#8 Pause to reflect: explore your feelings, personal ethics and shared principles

Learning about the Earth Crisis and the many possible impacts and solutions can be exhausting. You will need time to digest and respond. You could do this alone, or in informal peer-to-peer pairs and groups.

Mid-performance shot of multiple people on a stage
BalletLORNET / Photo: Luke Waddington


What will be our guiding principles?

Having some shared guiding principles can be very motivating and connecting. Guiding Principles should GUIDE: 

  • Guilding: give you a sense of direction
  • Useful: help you make decisions when in a new context
  • Inspirational: inspire new action
  • Developmental: can evolve with time and practice 
  • Evaluable: help you know if you acting based on your principles. 

Below are some suggested principles to talk through as you pause and reflect. 


  • See the resources in the Care-taking (relationship with communities) section. For example, use the Letters to the Earth resources to enable colleagues to express feelings and connect with the living planet in trouble. You can reflect on the Culture Takes Action framework together to discuss how to progress over time towards a longer-term and bigger-picture approach. Make a copy of the printable canvas here, and write notes in the grey boxes.
  • Below are the principles agreed by the collective in Climate Museum UK. Use this as an example set to create your own. What will you add or subtract? How do you express the principles behind your activities? See the canvas version for your notes


Or..sensitive, empathetic, nurturing, and reparative.

We must support people to talk about feelings and experiences as the crisis affects everything. Our work can support people to increase care for each other, and to avoid shame and judgement around environmental issues. Cultivating empathy can help people work towards justice for people and the more-than-human world. 


Or…thinking big, expanding, joining up, and making connections.

Everything we do affects and is affected by the health of our planet. The Earth crisis means the systems of the living planet are threatened and some are collapsing due to industrial and agricultural activities. All business, civic and cultural activities now need to contribute to sustaining life on this planet, as all humans and other species have rights to exist in health and freedom.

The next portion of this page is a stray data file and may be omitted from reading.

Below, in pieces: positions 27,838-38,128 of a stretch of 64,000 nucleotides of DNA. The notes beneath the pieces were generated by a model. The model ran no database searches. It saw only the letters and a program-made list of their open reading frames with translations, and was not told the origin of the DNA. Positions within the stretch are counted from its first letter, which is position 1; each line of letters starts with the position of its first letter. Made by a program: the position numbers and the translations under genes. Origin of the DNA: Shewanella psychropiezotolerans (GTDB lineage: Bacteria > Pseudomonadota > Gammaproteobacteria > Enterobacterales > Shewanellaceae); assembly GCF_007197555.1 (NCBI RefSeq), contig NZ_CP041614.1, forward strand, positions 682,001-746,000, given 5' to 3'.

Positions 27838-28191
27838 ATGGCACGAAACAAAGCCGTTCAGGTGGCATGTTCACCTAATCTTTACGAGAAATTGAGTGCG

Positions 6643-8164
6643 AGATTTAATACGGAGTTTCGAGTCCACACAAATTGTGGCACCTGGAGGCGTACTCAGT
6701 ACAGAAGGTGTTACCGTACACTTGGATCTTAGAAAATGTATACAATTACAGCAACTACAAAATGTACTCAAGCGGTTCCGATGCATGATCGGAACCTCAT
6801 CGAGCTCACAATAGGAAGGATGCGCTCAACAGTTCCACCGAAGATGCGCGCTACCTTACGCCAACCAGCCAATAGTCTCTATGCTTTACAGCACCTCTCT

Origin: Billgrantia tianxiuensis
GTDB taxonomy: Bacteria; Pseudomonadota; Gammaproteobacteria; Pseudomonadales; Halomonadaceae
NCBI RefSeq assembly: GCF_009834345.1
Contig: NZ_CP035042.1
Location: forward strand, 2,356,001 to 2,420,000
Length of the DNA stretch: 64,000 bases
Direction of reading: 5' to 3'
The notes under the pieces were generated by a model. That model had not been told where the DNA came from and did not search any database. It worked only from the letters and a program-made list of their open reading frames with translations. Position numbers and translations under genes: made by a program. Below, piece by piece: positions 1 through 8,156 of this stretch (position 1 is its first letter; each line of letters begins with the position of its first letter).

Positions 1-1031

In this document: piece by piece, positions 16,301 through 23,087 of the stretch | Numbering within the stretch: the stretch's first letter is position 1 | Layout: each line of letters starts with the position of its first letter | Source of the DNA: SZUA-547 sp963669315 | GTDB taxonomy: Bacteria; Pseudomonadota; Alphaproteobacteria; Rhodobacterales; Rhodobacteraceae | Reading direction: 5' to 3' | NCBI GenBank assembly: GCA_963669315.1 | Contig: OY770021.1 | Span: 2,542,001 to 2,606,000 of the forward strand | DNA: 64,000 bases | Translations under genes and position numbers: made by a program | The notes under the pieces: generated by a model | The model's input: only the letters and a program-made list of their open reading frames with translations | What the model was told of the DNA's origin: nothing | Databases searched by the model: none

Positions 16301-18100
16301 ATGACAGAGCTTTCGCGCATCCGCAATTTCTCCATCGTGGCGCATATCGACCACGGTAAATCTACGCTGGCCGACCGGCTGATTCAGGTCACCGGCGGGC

Or…justice-aware, trauma-sensitive, and understanding the factors of disadvantage.

There are overlapping and interdependent factors that create disadvantages and discrimination for people, reducing their capacities to change their lives or take action. However, people with experiences including displacement, poverty, disability, neurodiversity, racism, exclusion or violence have valuable skills, knowledge and framings to contribute. The changes needed are systemic and deep, to benefit everyone in our human and more-than-human communities.


Or…precautionary, preparing for risks, and looking forward with active hope.

We must look into the future and plan for a changing world, both by facing troubling realities and imagining better ways to live. It is difficult to predict how the Earth crisis will affect us in future, but it is certain that it will continue to worsen. The limits of several of Earth’s systems have been breached, meaning that our communities and organisations will be affected by shortages or service pressures in energy, food, health, housing and transport. Many have already been affected by environmental harm, including a global pandemic and climate displacement, and more will continue to struggle into the future.


Or…sustainable, zero-harm, planet-friendly, nature-kind, and Earth-kind.

All our activities should contribute directly or indirectly to reducing the causes and impacts of the Earth crisis, by minimising our ecological footprint, restoring the natural world, stopping harm of extractive industries and upholding the rights of other species.  

audience experiencing an art installation
SWAY by Solange Leon. Exhibited at ONCA, Brighton.

Continue working through the guide

Culture Takes Action: Tools for an Emergency Response


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